I’ve taken those lines a bit out of context. On their own though, I really like how inclusive they are. There are a lot of people who, while not considered to have disabilities by any definition I’ve come across, face considerable barriers to participating in society. 

There are several reasons somebody may be excluded from equitable access to services and resources requiring the use of information and communication technologies. 


In Canada, we have some of the highest wireless and internet rates in the world. Many people on low income are using old mobile phones with a pay-as-you-go plan. In some areas, there is the option of going to use public wi-fi, however, that requires transportation, time, and the costs to get there. In some cases, you need to be a paying customer to use the service and there are restrictions on hours of use. All that assumes you have a device that can support whatever you are trying to access.


Where you live can be another barrier to using information and communication technologies. Many rural communities do not have anything close to high-speed internet or LTE mobile networks. In the northern parts of the country, there is no cabled internet access. These places rely on satellite, which is vulnerable to weather disturbances, sun transit and latency. It is also prohibitively expensive. In Nunavut, the Taki Pro plan will get you 55GB of traffic a month at speed of download speed of 5MBPS for $399. Compare that to Rogers Ignite 500u plan where you have unlimited traffic, 1GBPS (200 x faster) for $84.99/month. You need to live in an urban area to get it. To be clear, the people running the ISPs in the north are not ripping people off. That’s the cost of delivering internet in remote areas.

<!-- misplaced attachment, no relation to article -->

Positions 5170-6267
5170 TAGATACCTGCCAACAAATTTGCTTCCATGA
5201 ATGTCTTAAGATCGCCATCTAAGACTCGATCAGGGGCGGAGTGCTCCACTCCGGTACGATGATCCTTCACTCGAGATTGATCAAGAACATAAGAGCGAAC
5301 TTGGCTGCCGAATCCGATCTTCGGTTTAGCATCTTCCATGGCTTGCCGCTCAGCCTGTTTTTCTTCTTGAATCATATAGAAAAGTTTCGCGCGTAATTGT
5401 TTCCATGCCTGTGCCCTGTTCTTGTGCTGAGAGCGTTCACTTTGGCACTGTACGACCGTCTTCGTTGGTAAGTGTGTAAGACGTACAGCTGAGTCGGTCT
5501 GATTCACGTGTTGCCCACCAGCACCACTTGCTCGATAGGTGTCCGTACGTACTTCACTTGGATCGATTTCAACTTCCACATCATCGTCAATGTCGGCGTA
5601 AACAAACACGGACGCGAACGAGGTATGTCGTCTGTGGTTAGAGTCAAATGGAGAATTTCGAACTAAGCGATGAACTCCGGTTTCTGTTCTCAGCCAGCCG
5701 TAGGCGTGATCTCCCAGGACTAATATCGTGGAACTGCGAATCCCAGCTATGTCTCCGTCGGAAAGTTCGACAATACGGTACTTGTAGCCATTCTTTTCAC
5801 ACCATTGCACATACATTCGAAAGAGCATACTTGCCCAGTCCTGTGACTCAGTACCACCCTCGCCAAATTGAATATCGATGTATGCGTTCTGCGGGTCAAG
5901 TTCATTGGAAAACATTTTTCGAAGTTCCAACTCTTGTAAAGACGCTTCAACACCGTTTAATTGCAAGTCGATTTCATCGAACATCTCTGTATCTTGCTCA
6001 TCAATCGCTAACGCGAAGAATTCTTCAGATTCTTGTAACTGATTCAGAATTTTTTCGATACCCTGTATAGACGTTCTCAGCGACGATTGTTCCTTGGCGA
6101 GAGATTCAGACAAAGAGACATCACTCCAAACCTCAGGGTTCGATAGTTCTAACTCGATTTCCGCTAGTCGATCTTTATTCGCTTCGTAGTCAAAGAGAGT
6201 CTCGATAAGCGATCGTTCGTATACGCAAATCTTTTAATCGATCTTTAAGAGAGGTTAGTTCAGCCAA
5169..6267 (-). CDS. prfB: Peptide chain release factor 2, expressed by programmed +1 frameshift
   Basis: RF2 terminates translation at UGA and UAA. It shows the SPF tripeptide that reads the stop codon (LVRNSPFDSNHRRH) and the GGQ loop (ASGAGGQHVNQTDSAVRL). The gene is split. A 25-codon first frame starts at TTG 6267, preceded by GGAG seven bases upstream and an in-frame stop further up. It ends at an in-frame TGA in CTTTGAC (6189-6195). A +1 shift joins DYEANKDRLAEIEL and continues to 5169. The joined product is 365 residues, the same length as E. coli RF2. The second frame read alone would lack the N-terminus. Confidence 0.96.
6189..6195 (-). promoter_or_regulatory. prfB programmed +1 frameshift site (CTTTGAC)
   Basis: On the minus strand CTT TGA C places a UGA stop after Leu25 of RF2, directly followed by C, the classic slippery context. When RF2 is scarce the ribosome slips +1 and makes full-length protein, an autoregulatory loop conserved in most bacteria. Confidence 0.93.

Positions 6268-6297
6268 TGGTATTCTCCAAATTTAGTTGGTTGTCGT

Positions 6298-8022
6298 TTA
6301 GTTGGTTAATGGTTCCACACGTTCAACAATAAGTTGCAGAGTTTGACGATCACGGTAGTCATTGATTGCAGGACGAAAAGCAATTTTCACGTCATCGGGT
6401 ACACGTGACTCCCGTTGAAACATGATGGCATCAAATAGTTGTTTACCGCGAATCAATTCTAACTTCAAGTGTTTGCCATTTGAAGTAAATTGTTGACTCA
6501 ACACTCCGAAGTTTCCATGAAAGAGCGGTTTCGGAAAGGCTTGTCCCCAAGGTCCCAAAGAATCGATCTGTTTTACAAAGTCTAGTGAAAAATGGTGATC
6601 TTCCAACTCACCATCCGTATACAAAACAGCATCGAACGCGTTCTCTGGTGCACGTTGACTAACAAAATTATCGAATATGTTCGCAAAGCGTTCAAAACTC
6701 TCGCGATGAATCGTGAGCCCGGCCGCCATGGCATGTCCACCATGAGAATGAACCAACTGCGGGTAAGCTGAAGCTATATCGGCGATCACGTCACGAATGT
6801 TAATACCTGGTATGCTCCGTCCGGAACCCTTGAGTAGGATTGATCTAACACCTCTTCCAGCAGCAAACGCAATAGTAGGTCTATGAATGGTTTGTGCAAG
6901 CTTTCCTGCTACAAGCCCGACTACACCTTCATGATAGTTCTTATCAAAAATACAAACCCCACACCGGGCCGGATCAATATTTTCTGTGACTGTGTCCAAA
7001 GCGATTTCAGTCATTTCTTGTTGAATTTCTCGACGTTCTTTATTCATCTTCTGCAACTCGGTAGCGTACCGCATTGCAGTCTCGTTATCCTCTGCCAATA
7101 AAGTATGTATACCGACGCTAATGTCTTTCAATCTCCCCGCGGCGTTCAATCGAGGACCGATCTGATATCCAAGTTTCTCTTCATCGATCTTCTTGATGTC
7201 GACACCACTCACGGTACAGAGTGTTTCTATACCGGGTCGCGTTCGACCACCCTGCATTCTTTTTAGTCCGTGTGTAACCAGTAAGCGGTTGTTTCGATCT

What can we do to help make a barrier-free Canada?

To truly make Canada barrier-free, we all need to pull our weight. There is only so much that can be legislated and regulated.

While there has been some work done to bring internet access to those in a financial crisis, for example, the Connected Families initiative, there is a long way to go. The same can be said for bridging geographical barriers. The Connect to Innovate program is a start, but much more investment in infrastructure will be needed.